You're fired! Salafists enter the business world
At one of Cairo's luxurious Nile side hotels, in a lavish ballroom, around a hundred Egyptian Salafists, including some of their top religious scholars, gathered to launch their Salafist movement's first business association.
Business House, a Salafist NGO established nine months ago, launched its first initiative under the name of Bader (Arabic for initiate) on Saturday aiming to help fundi small and medium enterprises (SMEs).
The event did not come across as a traditional business gathering with the venue a full house of bearded men in well-cut suits, in addition to some people wearing galabeyas (traditional Muslim dress).
Speakers at the podium, however, sounded very professional as they talked about the merits of entrepreneurship in a mixture of colloquial and formal Arabic, sprinkled with English terminology.
Launching BADER marked the debut of many Salafist businessmen who are not as known to the Egyptian public as much as their counterparts in the Muslim Brotherhood. Such obscurity is mainly due to the relatively smaller size of Salafist businesses, mainly in the commercial sector.
BADER, the first formal Salafist attempt at aggregating Salafist business efforts, aims at endorsing the domestic economy by injecting LE500 million through SMEs in co-operation with a technical management company named Hadath.
In its "Code of Honor," Business House says its participating businessmen pledge to adhere to "moral dealing" in the framework of "faith, ethical, behavioural" values.
Walid El-Sayed, a Business House executive, explained that the NGO seeks to promote ethics, spiritual and moral values among businessmen rather than legal rules which are easily violated and misused.
“The policy of team working and combating monopoly is one of our aims,” he explained.
Asked about whether such "moral values" could be simply translated into "Islamic values," El-Sayed did not disagree.
"Islamic values are necessarily ethical, but we aim to engage in business dealings that are not just legal, but also moral," El-Sayed added.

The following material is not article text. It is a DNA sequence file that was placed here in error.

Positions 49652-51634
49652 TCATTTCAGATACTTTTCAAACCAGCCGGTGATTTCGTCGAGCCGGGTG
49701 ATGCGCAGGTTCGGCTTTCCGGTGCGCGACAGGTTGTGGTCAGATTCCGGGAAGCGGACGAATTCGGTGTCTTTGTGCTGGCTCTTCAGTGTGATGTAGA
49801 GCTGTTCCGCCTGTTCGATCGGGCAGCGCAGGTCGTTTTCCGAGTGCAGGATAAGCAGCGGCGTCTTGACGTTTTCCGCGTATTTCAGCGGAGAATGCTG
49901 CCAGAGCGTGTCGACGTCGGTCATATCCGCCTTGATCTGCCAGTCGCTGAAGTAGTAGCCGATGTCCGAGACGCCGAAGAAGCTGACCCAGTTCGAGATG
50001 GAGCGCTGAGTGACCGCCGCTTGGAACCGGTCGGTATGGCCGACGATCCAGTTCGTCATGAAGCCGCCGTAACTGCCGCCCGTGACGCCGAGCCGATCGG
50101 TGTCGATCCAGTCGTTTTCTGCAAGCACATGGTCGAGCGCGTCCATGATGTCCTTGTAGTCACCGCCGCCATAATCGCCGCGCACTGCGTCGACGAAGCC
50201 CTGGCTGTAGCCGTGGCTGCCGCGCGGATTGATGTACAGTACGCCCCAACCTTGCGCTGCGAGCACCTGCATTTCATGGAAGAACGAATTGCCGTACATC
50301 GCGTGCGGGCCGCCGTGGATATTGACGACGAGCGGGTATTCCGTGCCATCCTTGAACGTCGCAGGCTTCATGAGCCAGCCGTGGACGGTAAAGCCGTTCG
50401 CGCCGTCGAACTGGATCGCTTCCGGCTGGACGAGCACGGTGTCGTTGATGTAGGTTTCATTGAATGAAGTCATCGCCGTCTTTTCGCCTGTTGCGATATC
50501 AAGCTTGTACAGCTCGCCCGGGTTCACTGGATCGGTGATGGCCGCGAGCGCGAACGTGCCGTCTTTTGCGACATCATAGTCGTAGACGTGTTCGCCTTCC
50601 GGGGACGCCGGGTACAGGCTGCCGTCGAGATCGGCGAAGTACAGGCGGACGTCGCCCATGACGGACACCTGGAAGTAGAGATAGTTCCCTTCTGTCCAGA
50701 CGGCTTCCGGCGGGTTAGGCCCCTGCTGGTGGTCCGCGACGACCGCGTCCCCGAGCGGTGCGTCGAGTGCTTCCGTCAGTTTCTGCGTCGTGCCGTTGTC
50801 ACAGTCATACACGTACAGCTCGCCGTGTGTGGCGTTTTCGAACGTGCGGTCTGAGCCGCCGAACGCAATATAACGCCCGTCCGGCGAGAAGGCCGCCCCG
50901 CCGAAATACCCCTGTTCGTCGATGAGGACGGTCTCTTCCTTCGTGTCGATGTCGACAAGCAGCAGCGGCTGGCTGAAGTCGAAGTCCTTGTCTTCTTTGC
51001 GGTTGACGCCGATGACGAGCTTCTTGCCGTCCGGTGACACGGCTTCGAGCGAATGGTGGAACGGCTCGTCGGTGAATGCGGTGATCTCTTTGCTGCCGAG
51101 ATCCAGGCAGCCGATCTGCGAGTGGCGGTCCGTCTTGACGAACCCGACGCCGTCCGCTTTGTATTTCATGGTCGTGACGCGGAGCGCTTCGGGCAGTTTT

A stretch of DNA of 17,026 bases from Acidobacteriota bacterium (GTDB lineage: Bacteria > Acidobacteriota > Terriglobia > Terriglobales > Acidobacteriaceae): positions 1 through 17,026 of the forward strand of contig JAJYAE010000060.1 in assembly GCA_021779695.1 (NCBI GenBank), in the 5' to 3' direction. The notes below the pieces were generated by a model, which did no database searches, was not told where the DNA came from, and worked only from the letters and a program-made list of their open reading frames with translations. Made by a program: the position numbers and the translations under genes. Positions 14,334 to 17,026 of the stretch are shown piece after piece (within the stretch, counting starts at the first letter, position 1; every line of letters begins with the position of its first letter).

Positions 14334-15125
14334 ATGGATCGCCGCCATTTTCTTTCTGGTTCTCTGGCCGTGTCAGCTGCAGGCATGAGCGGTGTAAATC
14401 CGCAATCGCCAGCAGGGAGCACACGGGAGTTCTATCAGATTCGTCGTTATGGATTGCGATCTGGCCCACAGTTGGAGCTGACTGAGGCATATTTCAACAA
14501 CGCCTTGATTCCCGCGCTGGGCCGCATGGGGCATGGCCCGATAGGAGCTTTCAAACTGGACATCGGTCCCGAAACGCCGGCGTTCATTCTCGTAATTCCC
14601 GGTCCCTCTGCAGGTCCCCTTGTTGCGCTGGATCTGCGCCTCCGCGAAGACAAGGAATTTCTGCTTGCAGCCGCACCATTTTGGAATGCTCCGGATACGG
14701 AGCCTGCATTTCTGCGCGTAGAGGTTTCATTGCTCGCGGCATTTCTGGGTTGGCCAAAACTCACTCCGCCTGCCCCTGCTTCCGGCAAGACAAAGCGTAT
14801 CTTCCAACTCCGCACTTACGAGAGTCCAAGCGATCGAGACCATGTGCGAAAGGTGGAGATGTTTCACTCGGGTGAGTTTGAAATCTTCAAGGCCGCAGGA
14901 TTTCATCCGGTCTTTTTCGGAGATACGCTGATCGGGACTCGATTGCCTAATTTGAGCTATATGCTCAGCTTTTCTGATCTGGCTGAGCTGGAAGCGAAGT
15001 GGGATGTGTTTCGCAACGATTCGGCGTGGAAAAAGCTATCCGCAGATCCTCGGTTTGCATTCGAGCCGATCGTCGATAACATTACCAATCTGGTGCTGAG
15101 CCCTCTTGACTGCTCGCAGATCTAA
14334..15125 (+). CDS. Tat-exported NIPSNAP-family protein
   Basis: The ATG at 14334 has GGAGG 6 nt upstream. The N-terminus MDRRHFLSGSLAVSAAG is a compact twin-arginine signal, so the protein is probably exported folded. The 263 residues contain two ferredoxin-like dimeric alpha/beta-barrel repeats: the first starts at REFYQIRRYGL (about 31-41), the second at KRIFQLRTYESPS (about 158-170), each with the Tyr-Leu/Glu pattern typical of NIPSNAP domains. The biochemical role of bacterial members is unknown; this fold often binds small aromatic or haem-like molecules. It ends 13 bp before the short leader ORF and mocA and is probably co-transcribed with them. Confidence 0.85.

He alluded that Business House will provide alternate means of finance that comply with Islamic Sharia.
"We look to orchestrate its efforts with Islamic banks; regular banks are not on the list," he explained.
Business House is mainly funded through donations from participating businessmen. The NGO's official opening will be in January 2013.
“Sixty businesspersons have joined Business House until now, and half of them are not belonging to Salafism,” El-Sayed said.
Among the donors is Bassam Al-Zarqa, the advisor to the Egyptian president and the ex-member of the Supreme Committee of El-Nour Party. Also present is Essam Sharaf, the former prime minister.
Yasser Burhami, head of the influential El-Dawa El-Salafiya (Salafist Calling) group, was one of the prominent attendees at the event.
While El-Nour Party is El-Dawa El-Salafiya's political arm, Business House is widely believed to be the group's business arm.
Burhami told Ahram Online that his presence at the conference is evidence that his group supports the new business launch, which has chosen its headquarters to be in Alexandria. The Egyptian coastal governorate is a Salafist stronghold.
“We need their push and their large presence in the different Egyptian provinces, but our organisation is not political,” El-Sayed told Ahram Online.
El-Sayed said that ties to Islamist politicians have could help the conservative businessmen group in pushing for business friendly legislation, such as expanding the tax exemption circle.
“We will form our lobby,” he commented.
The Muslim Brotherhood’s EBDA
It has been claimed that the Salafists are attempting to snatch the spotlight from the Muslim Brotherhood through launching a business initiative similar to the one launched by the Brotherhood earlier this year.
In March, the Muslim Brotherhood launched its first business development association under the name EBDA (start), including 150 members.
“We do not follow on the heels of the Muslim Brotherhood; they have their initiative and we have ours, and Egypt needs much more than that,” El-Sayed replied.
- Why India is likely to re-emerge as the UAE's top trade partner
- What's really attracting high net worth individuals to living in the UAE?
- Forbes Middle East reveals names region's 200 most powerful women
- Presidential vacuum, Syrian crisis leaves Lebanon's business leaders more than worried
- Oil wells, taxes, and scare tactics: how the IS has been making money all this time